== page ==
Gold Supporter
TFP Guide
Jun 7, 2017
Damascus, MD
Pool Size
Salt Water Generator
SWG Type
Jandy Aquapure 1400
Some of the issues you mention are water balance issues, which is course is your responsibility. But mottling and such is depressing. Have you considered fiberglass?


Well-known member
Jun 19, 2020
You mentioned a couple of things that had me raising my eyebrow. Phosphates and wanting a smoother surface for anti-algae. I have no clue what my phosphate level is, as it doesn't matter. Phosphate is algae food, but it doesn't matter how much food there is, if the water is properly chlorinated, no algae can survive. It's like putting a bunch of people food on the surface of the moon - it doesn't matter, as there's no oxygen so we can't survive no matter how much food is available. The environment is hostile. It's the same idea with chlorine making the environment hostile to algea, it doesn't matter how much phosphates are there. Have you been following the FC/CYA chart? What is your CYA?

I have a vinyl pool, and relatively soft water to boot. Without a heater or SWG, I don't have to think about calcium levels or CSI. It's nice knowing that no matter what, my CSI is very negative, and that's perfect for my pool. The vinyl doesn't hurt elbows, knees, or feet, but it can be a bit slippery because there's no traction.

The liner does fade, especially above the water line. Mine looks bleached, but only above the usual water line. It's from the sun. The only thing that will fix it is replacement, and the only way to prevent it is to keep all sun off the pool.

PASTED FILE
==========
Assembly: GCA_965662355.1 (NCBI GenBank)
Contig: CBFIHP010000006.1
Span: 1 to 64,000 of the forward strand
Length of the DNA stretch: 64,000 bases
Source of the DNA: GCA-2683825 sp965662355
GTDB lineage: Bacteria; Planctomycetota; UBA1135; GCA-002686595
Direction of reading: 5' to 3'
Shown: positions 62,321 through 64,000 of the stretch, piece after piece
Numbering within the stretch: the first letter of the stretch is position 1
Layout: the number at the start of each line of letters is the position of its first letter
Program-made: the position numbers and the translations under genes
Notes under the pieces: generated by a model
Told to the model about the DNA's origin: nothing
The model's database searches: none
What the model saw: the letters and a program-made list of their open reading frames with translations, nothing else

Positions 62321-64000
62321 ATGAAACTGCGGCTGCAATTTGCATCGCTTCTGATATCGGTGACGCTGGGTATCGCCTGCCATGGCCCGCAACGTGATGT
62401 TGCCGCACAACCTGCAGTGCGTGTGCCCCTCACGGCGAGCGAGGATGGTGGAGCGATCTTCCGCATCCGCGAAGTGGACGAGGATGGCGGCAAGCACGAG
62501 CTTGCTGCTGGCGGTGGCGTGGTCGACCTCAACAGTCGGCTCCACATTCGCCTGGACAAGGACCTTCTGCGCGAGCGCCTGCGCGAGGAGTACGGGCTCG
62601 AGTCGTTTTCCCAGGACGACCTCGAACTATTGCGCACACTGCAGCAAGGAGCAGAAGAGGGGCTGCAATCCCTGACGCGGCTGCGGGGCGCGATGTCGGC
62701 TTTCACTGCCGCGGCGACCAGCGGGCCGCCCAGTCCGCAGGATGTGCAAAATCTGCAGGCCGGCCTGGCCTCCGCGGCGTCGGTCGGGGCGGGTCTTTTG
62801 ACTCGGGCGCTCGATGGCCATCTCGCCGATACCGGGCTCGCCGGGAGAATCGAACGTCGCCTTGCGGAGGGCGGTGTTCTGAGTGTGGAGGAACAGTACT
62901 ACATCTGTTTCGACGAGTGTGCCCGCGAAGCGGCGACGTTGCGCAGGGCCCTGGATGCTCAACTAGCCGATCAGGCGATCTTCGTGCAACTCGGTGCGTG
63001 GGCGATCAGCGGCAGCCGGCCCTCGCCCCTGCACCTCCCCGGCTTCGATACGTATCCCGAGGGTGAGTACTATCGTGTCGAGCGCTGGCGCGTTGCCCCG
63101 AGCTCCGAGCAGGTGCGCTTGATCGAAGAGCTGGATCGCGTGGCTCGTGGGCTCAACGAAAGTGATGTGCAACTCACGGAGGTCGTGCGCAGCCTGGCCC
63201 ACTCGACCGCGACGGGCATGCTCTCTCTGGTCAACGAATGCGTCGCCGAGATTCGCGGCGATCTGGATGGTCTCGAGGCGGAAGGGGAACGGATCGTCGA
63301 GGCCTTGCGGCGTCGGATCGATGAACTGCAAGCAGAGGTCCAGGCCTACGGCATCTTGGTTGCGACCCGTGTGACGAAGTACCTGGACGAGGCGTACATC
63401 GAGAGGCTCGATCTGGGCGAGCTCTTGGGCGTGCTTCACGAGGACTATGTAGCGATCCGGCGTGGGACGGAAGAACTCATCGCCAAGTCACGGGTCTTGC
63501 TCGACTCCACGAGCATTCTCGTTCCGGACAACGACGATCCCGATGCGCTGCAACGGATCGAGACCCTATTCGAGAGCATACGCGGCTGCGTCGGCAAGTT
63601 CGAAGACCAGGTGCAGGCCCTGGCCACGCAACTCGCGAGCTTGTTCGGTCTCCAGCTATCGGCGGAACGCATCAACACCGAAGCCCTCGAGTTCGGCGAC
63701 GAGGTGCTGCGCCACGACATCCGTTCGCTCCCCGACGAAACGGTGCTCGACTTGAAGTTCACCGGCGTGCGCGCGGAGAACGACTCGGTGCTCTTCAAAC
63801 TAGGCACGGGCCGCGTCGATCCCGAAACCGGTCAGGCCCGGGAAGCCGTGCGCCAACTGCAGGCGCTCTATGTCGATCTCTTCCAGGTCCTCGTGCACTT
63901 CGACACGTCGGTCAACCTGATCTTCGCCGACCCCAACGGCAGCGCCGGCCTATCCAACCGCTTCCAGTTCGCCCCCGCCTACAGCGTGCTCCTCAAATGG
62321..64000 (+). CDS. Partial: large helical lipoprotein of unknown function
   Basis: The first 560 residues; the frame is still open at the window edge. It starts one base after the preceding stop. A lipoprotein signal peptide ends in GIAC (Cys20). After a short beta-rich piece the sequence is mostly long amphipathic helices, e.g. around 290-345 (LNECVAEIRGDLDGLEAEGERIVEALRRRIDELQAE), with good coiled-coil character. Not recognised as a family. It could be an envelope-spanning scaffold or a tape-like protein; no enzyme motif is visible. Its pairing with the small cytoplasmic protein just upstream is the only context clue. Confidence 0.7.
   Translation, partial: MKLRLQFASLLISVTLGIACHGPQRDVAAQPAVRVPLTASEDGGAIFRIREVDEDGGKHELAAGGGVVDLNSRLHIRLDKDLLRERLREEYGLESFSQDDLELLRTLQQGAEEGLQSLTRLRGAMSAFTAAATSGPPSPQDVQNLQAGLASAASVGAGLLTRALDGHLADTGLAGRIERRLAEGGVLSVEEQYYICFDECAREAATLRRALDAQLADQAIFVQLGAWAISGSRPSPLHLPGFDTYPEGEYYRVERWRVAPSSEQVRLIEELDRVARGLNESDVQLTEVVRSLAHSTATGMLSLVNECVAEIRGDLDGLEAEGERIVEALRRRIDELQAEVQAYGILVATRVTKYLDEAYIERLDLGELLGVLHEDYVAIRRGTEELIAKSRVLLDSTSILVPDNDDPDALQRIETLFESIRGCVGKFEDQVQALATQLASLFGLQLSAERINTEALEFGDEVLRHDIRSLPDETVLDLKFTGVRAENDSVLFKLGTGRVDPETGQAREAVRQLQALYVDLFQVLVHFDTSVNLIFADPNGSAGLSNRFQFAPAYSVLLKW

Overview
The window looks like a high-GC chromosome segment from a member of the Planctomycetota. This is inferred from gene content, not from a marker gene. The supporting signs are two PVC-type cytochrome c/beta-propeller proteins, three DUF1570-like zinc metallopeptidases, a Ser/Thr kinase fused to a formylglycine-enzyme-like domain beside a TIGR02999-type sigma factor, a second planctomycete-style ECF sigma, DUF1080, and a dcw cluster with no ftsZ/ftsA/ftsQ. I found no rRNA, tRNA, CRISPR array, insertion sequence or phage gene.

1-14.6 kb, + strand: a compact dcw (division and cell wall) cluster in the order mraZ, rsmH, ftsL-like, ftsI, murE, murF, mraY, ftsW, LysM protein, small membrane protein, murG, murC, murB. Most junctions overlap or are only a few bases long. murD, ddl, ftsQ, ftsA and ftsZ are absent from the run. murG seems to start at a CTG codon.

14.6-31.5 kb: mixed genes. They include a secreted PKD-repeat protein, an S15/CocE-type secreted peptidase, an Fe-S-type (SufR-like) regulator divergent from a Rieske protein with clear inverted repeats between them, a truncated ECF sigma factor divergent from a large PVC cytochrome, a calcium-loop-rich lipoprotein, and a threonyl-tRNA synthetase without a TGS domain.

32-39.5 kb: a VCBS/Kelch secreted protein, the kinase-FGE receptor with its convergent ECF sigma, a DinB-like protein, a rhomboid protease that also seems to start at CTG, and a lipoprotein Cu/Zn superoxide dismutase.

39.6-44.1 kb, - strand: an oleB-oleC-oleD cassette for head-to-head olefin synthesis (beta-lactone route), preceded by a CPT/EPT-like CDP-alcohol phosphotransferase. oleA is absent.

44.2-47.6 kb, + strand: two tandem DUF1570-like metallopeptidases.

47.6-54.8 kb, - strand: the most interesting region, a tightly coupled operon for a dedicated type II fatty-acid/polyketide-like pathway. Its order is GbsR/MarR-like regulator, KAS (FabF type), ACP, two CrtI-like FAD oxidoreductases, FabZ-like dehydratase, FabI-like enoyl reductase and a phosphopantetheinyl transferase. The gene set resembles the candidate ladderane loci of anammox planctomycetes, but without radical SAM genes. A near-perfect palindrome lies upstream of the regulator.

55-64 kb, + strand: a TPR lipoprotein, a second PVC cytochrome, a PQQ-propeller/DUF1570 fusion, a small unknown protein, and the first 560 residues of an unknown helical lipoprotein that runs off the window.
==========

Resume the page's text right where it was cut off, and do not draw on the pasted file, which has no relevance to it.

Active member
May 22, 2020
Long Island, NY
would an auto cover eliminate some of the issues, with whatever type of pool you choose?
We are in process of having a liner pool built. Liner just went in a few days ago, and it is being filled. We are having an auto cover built for the pool. Wondering if that would help with some of your issues.


Gold Supporter
TFP Guide
Jun 16, 2019
I went with vinyl for feel alone and will be doing it again soon like you. Growing up we were just a bunch of small beach communities before the money moved in and made them resort beach communities full of rich people. Nobody needed a backyard oasis because the beach was everywhere so the pool was just for easy swimming without having to pack up, so they were all vinyl. The only time we were in gunite pools was if they were public. Still to this day if I’m in a gunite pool I have not so pleasant memories of swimming in the Howard Johnson’s pool somewhere on vacation.